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How to evaluate your external auditor

For many non-profit organisations, the annual external audit is currently in progress or may be complete. Don’t forget to take a little time to assess the audit process, including your organisation’s contribution. This should lead to improvement in the quality, cost and efficiency of future audits.

The organisation’s contribution to an audit process can have a significant effect on the audit process, including the time required and therefore the resulting audit fees. An organisation should obtain feedback from the auditor on how the auditor perceived the organisation’s participation in the process. However, below we focus solely on how to evaluate the external auditor.

An assessment of the auditor should ideally be carried out by the audit or finance committee of the governing body or board but, if the organisation does not have such a committee, the management team should carry out the review and report their findings to the board. The review will not only inform the decision as to who is appointed to undertake the audit for the next financial year but also, if it includes constructive feedback to the auditor, should lead to improvement in the quality, cost and efficiency of the audit in future years.

We believe that the evaluation should encompass:

  • Quality and degree of communication with the organisation – in addition to good communication during the entire audit cycle with staff, regular, open and sensitive communication between the audit or finance committee and the auditor is essential for proper oversight of the organisation’s financial reporting process. This should include a focus on the key accounting or auditing issues that, in the auditor’s judgment, give rise to a greater risk of material misstatement of the financial statements, and on any questions or concerns that the finance committee or management has. This usually takes the form of an upfront meeting prior to the audit with the finance or audit committee, and a post-audit meeting prior to the signing of the annual financial statements by the board.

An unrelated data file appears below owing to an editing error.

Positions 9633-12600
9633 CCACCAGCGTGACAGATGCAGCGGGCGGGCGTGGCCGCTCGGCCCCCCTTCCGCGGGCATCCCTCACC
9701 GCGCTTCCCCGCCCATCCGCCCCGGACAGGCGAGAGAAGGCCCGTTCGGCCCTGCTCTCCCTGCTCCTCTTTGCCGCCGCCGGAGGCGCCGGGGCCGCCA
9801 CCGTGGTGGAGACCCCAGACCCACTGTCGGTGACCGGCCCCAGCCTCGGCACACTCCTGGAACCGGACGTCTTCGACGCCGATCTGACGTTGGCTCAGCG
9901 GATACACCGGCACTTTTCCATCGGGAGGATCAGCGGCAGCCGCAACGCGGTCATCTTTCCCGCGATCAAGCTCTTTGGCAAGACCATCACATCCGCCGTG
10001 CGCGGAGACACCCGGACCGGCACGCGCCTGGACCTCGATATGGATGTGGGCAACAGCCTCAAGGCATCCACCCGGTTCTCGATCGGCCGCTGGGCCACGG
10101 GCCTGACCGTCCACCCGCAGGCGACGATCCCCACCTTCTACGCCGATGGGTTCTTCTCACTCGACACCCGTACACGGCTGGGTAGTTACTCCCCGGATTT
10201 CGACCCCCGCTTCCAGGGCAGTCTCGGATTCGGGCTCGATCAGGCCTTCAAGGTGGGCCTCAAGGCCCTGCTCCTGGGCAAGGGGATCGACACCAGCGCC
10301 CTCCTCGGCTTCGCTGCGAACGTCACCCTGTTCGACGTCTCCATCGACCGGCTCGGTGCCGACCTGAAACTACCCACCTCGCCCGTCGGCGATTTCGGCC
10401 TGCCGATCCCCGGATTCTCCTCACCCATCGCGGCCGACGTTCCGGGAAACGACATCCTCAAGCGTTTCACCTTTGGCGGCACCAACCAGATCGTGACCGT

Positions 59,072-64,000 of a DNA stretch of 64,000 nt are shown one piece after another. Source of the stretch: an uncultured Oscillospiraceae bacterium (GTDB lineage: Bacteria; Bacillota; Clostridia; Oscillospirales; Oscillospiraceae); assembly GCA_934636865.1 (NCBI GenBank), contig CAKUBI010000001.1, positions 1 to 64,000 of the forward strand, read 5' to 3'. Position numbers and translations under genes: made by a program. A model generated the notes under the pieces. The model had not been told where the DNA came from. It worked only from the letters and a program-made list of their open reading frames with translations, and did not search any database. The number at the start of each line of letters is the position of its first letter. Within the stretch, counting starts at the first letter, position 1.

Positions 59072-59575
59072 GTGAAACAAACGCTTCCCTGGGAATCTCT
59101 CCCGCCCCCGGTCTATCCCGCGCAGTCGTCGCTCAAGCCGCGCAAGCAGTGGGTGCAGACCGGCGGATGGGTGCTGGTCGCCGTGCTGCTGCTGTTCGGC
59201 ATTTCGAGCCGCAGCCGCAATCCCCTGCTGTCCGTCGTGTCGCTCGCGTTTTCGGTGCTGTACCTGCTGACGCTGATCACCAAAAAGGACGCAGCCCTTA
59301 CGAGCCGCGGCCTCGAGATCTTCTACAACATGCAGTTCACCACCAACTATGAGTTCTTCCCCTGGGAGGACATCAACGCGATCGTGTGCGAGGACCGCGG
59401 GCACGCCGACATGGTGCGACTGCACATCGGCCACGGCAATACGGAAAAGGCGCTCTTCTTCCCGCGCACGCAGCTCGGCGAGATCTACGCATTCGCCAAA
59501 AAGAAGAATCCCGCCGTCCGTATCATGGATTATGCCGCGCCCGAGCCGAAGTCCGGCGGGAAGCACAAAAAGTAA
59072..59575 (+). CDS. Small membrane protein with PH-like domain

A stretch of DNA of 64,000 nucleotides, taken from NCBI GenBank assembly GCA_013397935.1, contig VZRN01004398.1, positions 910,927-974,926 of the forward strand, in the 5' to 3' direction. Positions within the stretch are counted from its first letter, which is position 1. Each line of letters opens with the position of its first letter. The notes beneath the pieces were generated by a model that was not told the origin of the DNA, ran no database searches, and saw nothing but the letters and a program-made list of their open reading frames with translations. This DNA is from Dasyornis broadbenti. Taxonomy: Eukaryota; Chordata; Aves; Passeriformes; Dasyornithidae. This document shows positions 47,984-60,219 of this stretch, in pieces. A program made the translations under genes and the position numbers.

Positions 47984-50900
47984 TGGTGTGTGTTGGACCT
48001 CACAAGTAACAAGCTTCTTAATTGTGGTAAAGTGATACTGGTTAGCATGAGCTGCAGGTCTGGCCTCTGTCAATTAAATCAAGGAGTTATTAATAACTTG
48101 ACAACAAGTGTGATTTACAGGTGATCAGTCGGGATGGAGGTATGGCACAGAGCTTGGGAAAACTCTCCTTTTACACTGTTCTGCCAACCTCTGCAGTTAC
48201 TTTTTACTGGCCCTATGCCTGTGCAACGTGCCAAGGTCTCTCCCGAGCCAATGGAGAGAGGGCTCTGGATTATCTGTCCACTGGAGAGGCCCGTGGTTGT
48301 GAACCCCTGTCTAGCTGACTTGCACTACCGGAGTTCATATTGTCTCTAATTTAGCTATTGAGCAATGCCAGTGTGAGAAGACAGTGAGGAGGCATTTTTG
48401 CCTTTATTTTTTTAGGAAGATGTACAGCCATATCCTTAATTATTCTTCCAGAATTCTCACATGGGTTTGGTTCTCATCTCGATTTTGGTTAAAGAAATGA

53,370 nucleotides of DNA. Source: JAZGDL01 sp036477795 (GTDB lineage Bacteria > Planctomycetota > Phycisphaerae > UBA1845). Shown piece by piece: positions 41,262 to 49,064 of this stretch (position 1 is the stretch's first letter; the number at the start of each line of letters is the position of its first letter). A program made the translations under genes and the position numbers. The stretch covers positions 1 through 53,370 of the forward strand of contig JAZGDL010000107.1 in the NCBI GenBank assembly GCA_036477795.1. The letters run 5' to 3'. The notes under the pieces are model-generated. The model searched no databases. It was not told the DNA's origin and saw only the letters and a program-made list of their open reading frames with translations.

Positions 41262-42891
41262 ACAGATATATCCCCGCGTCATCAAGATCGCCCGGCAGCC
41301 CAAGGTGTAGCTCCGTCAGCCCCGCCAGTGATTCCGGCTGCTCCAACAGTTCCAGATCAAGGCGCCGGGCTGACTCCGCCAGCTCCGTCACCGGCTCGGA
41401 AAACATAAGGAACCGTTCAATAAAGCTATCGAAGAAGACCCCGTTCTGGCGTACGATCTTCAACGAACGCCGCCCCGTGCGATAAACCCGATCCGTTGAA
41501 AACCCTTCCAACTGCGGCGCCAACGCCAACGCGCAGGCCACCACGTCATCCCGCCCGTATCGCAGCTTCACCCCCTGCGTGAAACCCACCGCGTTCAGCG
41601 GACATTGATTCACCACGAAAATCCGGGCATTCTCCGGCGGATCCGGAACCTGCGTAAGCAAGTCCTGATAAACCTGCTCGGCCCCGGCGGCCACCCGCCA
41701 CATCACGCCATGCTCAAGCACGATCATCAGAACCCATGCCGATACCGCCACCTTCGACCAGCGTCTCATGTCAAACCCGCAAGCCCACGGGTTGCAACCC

• External auditor’s independence, objectivity, and professional scepticism - this could include the consideration of rotation of the audit partner or even the audit firm, whether this is required by legislation or not.

  • Engagement team’s skill and responsiveness.

  • NPO-specific knowledge and experience of the audit team and their ability to access specialised expertise if required during the audit.

  • Level of resourcing of the audit team in order to ensure the audit was completed thoroughly, efficiently and on time.

  • Commitment of the lead audit engagement partner to the leadership of the audit, including the setting and discussion of the audit plan, the identification of key risks and the response to the way the organisation’s management has addressed the key risks faced by the organisation.

  • Reasonability of the scope, time taken and cost of the audit in relation to the complexity and risks faced by the organisation, especially the communication of any changes to these.

  • It is particularly important to consider, in the event of significant differences in views between management and the auditor, to consider how these were addressed.

We hope that you find the suggestions above to be helpful. We have chosen, without regrets, to not register as auditors ourselves, but do feel free to contact us with any issues regarding your annual financial statements, including preparation for a financial year-end and audit.

Ziyo | Accountants with heart

The Ziyo team is led by Chartered Accountants and includes accountants, bookkeepers and support staff. They have served the nonprofit sector for over 25 years, helping organisations to build financial health and sustainability so that their resources can be used more effectively in making a real difference. Email This email address is being protected from spambots. You need JavaScript enabled to view it.

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